Unraveling the ecological and evolutionary impacts of a plant invader on the pollination of a native plant

Abstract

Interactions between a native plant species and its pollinators, herbivores, or microbiome can be affected by the presence of non-native plant species. Non-native plant species are altering plant-pollinator interactions, yet we know little about how these non-native species influence natural selection. In addition, year-to-year variation in flowering could influence the impacts of non-native species on reproductive success in native plants and the strength and direction of pollinator-mediated selection. We examined whether the presence of the highly invasive plant Linaria vulgaris influenced average pollinator visitation, species composition of floral visitors, or pollinator-mediated selection in the native Penstemon strictus. In the field, we conducted small scale L. vulgaris inflorescence removals, that were repeated through 3 years. Pollinator-mediated selection on the floral trait of platform length was examined by determining the relationships between platform length and visitation, between visitation and seed production, and by calculating net selection based on seed production. We found that the presence of L. vulgaris on a small spatial scale facilitated pollinator visitation rates to P. strictus but did not influence pollinator-mediated selection on platform length. Pollinator visitation varied across years, as did the relationship between seed production and pollinator visitation, and the relationship between pollinator visitation and platform length. Although components of selection varied across years, no net selection on platform length was detected in any of the 3 years. Our results show how the presence of an invasive plant and year-to-year variation in plant-pollinator interactions affect the pollination and components of pollinator-mediated selection in native plants.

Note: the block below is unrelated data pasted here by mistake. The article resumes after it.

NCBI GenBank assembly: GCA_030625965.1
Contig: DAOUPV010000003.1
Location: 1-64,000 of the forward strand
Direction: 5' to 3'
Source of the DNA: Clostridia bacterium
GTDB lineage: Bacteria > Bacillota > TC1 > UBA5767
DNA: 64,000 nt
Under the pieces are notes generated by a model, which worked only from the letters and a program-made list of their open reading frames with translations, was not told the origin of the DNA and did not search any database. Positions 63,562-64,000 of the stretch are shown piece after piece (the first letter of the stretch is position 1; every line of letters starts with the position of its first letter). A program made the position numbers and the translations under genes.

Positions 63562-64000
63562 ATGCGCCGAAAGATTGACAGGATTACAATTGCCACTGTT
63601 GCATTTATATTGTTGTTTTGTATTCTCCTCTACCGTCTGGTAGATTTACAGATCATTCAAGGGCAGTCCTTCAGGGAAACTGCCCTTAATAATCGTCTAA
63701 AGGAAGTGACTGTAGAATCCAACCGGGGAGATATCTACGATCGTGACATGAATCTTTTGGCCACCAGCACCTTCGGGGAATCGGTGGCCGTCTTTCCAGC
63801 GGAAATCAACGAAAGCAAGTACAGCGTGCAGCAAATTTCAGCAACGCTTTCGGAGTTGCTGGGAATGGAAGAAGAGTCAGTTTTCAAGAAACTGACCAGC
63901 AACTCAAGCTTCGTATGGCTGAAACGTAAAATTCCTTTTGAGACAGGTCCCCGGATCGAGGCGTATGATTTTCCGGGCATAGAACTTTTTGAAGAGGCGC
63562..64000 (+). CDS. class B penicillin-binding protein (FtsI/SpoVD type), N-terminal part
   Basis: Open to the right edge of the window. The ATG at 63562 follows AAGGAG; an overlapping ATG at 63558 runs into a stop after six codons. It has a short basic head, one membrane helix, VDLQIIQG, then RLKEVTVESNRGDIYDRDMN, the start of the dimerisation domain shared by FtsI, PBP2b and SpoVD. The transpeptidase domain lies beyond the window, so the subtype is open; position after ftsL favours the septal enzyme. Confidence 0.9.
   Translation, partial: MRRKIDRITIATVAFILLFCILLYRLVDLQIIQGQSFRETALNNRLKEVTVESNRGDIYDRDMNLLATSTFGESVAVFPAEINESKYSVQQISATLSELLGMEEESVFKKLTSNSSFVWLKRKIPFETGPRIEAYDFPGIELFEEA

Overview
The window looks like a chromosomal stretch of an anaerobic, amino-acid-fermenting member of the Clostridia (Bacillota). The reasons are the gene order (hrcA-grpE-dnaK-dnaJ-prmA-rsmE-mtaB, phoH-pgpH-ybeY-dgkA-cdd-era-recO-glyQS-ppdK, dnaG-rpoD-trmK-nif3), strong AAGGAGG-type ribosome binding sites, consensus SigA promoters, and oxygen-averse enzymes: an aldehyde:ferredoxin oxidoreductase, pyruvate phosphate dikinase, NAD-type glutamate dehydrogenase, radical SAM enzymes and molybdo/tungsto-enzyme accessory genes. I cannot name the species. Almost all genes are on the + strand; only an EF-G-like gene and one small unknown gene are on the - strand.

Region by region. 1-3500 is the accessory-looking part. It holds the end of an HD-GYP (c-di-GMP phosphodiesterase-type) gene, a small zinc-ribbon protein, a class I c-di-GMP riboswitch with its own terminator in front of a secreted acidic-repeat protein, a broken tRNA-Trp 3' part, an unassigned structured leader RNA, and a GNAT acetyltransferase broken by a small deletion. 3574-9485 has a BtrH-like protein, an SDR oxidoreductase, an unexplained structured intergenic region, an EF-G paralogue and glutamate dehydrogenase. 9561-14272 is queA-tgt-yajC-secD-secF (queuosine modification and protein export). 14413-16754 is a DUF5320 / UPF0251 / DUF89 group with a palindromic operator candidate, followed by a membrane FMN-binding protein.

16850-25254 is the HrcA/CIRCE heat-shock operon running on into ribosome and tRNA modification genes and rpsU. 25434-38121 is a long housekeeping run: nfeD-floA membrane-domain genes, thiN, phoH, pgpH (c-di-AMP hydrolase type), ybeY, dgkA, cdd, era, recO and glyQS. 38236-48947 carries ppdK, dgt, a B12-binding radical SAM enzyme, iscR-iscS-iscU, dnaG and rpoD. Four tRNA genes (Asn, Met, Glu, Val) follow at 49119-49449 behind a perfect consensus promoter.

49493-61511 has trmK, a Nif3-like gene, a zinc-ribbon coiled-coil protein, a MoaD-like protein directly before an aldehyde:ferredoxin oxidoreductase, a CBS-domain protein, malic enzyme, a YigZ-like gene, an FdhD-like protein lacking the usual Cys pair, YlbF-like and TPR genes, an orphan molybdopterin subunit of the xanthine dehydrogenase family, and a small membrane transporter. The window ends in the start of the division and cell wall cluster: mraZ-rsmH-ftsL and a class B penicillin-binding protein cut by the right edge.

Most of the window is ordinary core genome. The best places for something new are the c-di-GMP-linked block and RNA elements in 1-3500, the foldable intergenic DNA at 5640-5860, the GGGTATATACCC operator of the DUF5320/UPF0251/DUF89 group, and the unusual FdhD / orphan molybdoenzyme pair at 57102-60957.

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Data availability

Data is available in Dryad https://datadryad.org/stash/dataset/doi:10.7280/D1JM40.

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Acknowledgements

We thank Ashley Morse, Alexandra Faidiga, M. Kate Gallagher, Hannah Clements, Paula Sosenski, Victoria Luizzi, Victor Prestinary, Amanda Barth and Judith Trunschke for aiding with data collection, and M. Kate Gallagher, Heather Briggs, Steve Weller, John Powers, and two anonymous reviewers for providing feedback on this manuscript. We thank the Rocky Mountain Biological Laboratory for providing access to facilities and instrumentation and the Crested Butte Land Trust for access to the field sites. This work was supported by the Rocky Mountain Biological Laboratory Graduate Student Research Fellowships, Colorado Mountain Club Foundation Student Research Awards, Botanical Society of America Graduate Student Research Award, National Science Foundation Graduate Research Fellowship under Grant No. [DGE-1321846], and the University of California Eugene Cota-Robles Fellowship.

Funding

This work was supported by the Rocky Mountain Biological Laboratory Graduate Student Research Fellowships, Colorado Mountain Club Foundation Student Research Awards, Botanical Society of America Graduate Student Research Award, National Science Foundation Graduate Research Fellowship under Grant No. [DGE-1321846], and the University of California Eugene Cota-Robles Fellowship.

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WRG developed the questions; WRG and DRC contributed to the experimental design; WRG conducted fieldwork experiments and collected data; WRG and DRC contributed to the data analysis and interpretation; WRG led the writing of the manuscript, with revisions by DRC. Both authors gave final approval for publication.

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Correspondence to Wilnelia Recart.

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Recart, W., Campbell, D.R. Unraveling the ecological and evolutionary impacts of a plant invader on the pollination of a native plant. Biol Invasions (2021). https://doi.org/10.1007/s10530-021-02457-z

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Keywords

  • Bombus
  • Competition for pollination
  • Invasive
  • Linaria vulgaris
  • Penstemon strictus
  • Pollinator visitation